Korean Americans Hoping to Rise in Flushing Primary Elections

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As more Asian-Americans take interest in public office, Flushing, Queens is becoming an increasingly competitive arena where any position is hotly contested. Koreans are the latest group to try to use Flushing as a springboard to political power.

A diverse community where more than half of the residents are Asian, Flushing has been the site of many milestones in the history of Asian-American politics in New York. In 2001, Flushing elected the first Asian-American city councilmember, John C. Liu, who went on to become the city’s comptroller, making him the first Asian-American to hold citywide office. The district also elected the first Asian-American to the State Assembly, Jimmy Meng, in 2003. He was succeeded in 2005 by the first elected Asian-American woman, Ellen Young.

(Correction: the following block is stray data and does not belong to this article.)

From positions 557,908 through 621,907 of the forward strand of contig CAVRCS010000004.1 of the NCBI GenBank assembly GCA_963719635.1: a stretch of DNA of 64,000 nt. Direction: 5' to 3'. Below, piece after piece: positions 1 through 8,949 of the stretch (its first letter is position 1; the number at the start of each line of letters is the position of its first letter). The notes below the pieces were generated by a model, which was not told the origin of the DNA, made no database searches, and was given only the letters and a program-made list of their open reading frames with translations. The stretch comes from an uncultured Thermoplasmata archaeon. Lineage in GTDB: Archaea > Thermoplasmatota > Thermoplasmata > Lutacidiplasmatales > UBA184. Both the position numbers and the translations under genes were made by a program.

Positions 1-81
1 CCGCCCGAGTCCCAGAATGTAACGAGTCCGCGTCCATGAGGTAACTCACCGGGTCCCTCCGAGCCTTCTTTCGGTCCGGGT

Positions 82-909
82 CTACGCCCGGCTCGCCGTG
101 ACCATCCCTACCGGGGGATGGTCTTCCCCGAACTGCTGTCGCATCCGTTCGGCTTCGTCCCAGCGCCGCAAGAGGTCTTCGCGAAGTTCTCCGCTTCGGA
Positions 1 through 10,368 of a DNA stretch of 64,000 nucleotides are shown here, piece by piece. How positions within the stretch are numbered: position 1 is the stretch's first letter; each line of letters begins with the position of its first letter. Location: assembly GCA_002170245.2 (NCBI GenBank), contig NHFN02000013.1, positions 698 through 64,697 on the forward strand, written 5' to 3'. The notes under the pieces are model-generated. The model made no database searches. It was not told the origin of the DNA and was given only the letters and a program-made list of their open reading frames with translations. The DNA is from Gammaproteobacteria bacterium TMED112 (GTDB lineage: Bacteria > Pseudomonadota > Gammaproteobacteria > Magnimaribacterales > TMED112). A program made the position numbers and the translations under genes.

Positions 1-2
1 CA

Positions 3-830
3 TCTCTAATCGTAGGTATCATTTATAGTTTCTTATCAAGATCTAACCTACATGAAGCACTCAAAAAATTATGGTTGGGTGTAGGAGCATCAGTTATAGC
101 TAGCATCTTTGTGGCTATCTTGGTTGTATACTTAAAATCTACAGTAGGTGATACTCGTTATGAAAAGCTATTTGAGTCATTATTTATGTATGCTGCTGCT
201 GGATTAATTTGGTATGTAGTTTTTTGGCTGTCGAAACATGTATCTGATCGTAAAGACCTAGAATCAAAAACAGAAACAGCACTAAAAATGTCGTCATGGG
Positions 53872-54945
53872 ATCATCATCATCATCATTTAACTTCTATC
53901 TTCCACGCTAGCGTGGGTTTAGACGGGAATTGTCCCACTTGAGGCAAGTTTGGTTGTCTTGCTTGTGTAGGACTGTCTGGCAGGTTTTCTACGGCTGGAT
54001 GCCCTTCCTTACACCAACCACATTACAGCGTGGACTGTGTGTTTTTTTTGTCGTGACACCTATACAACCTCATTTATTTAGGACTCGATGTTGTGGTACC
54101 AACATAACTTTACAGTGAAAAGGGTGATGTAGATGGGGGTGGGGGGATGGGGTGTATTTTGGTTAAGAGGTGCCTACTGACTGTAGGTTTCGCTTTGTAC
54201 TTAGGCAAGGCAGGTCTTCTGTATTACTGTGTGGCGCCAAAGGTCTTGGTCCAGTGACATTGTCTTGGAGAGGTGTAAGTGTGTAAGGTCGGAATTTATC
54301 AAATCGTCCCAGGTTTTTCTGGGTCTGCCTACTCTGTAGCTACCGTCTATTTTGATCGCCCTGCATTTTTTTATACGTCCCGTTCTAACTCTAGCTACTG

Although Chinese-Americans like Liu, Young and Meng dominate Flushing politics, Korean-Americans are now trying to enter the field.

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This story was produced by Feet in Two Worlds, a project at The New School's Center for New York City Affairs. Feet in Two Worlds coverage of the New York Primary is supported, in part, by the New York Community Trust.